- We were approached by Mr & Mrs Middleton in 2003, who had built substantial assets during the course of their lifetimes. Mr Middleton had been a Director at Rolls Royce and as well as having a substantial Pension, had also received generous numbers of shares through share options.
Objectives and concerns
Mr & Mrs Middleton were concerned about their potential Inheritance Tax (IHT) Liability, which stood at several millions of pounds. They had already made significant outright gifts to their children and did not want to make any more for three reasons:
- 1 They wanted their children to ‘make their own way’ in life (as they had done) and did not want too much money being gifted to them to alter negatively the choices their children might otherwise make.
- 2 They were aware of the horrible divorce statistics and did not want their children’s and grandchildren’s monies going to an ex-spouse.
- 3 They had heard of a situation where a child of a similar age to their own had died and his widow inherited his Estate, which was primarily made up of gifts and a large inheritance from his parents. At first this was not a problem but as the deceased’s wife was relatively young, she eventually remarried, had more children and the monies were not used how they would have been by their son had he survived, or in a way originally agreed when the gifts were made.
In short Mr & Mrs Middleton realised that they had to get the balance right between not gifting more than they might regret and seeing their children benefit and enjoy the monies during their lifetime. It was certainly no good giving them millions on their death (as by that time they might already be financially secure).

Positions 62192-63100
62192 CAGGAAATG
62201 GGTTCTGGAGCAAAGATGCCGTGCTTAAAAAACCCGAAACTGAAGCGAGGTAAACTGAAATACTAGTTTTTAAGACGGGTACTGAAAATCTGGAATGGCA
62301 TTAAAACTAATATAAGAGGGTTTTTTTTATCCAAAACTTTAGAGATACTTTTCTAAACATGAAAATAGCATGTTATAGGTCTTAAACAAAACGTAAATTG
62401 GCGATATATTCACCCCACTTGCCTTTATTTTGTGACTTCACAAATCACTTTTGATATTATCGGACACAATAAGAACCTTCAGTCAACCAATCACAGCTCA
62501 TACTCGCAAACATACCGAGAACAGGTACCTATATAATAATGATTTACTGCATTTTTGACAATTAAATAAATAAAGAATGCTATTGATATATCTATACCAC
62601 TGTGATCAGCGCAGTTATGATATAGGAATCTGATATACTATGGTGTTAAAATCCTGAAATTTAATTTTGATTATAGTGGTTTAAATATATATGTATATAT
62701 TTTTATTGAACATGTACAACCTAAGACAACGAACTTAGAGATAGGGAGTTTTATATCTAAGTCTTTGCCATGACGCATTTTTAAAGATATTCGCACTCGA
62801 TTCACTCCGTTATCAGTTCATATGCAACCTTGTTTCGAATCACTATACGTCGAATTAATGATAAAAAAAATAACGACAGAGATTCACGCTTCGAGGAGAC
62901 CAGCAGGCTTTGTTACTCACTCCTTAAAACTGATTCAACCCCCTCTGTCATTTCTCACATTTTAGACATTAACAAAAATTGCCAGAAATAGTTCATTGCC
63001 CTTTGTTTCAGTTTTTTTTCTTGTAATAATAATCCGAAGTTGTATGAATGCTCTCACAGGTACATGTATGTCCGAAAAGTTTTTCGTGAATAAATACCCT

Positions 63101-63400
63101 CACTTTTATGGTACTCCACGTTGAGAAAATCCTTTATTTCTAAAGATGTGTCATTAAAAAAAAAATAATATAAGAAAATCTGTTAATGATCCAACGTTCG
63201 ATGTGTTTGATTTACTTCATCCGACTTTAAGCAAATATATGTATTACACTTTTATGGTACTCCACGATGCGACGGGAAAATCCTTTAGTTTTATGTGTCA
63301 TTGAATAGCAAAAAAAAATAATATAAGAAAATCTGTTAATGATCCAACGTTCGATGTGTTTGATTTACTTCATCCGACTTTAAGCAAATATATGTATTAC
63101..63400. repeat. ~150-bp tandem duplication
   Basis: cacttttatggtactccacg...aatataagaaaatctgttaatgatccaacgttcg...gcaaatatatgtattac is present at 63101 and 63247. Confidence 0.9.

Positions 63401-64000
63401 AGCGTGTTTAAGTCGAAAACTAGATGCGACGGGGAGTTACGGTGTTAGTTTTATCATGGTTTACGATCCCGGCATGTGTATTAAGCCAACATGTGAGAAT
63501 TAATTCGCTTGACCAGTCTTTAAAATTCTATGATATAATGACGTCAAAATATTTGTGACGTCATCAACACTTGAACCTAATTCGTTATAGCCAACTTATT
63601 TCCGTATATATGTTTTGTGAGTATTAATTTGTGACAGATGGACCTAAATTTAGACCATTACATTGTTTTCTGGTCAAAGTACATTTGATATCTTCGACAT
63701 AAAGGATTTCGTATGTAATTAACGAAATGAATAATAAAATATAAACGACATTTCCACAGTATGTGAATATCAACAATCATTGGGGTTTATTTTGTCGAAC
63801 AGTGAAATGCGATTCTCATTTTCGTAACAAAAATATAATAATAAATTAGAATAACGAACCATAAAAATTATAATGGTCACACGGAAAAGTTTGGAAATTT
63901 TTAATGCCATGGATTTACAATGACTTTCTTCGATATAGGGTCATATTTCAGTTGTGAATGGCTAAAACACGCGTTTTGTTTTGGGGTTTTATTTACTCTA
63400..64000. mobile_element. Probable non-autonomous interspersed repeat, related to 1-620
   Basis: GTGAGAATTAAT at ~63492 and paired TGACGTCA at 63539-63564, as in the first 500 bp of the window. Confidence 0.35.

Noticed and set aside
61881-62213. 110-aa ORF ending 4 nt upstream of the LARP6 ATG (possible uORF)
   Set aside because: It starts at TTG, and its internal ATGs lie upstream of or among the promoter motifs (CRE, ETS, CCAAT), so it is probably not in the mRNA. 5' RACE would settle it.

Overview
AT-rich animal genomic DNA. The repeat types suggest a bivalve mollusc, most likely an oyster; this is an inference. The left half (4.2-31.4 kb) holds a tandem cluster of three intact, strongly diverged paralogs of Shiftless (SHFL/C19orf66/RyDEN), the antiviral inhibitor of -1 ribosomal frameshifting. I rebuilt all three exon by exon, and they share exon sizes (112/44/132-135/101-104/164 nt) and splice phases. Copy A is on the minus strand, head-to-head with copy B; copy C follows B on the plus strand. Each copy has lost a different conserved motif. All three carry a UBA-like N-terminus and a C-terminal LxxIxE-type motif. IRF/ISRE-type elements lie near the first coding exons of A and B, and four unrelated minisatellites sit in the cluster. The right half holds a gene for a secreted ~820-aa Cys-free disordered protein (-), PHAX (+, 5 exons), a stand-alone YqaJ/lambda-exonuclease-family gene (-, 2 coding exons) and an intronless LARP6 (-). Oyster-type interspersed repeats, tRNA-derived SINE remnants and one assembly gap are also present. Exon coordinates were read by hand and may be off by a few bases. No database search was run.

- We discussed different types of Trust structures that would enable them to get the assets outside of their estates for IHT purposes, whilst keeping control of the monies as Trustees. We looked at some cash flow modelling projections, which showed them whether they could afford to make the gifts they were considering. They ended up setting up four different types of Trust.
- Some of the Trusts enabled them to achieve immediate IHT savings, whilst some took the same seven years as the outright gifts they had made to their children previously. Most of the Trusts restricted them from being able to benefit from the Trust, however, some were arranged in such a way that they could receive capital in the future if they needed it to give them added peace of mind.
- Even after we arranged this planning, they realised they would never get their IHT liability down to zero and so we arranged some high value, specialised Life Assurance policies on their behalf, again held in Trust. These are not like other insurance policies (which might not ever pay out), these policies will definitely pay out - it is just a question of when. The other attraction with these policies is that once they had been underwritten, Mr and Mrs Middleton knew that their children would receive the full value of the life cover and they did not have to survive for seven years to get the full benefit of the planning!
We review Mr & Mrs Middleton’ situation at least annually. Due to the continuing growth in their Estates, we quickly identified that their Estate was increasing each year (even with them making substantial gifts from surplus income). We are currently undertaking some further planning for them to deal with this issue, however, had they not started their planning in 2003 their potential IHT liability would be £1million more than it is at present. Also, as Mr Middleton has recently suffered from ill health, he might now be unable to secure any Life Assurance (if he could, it would be much more expensive). The other significant benefit of the planning arranged is that it will help their children and grandchildren save IHT, as the Trust can continue for other generations.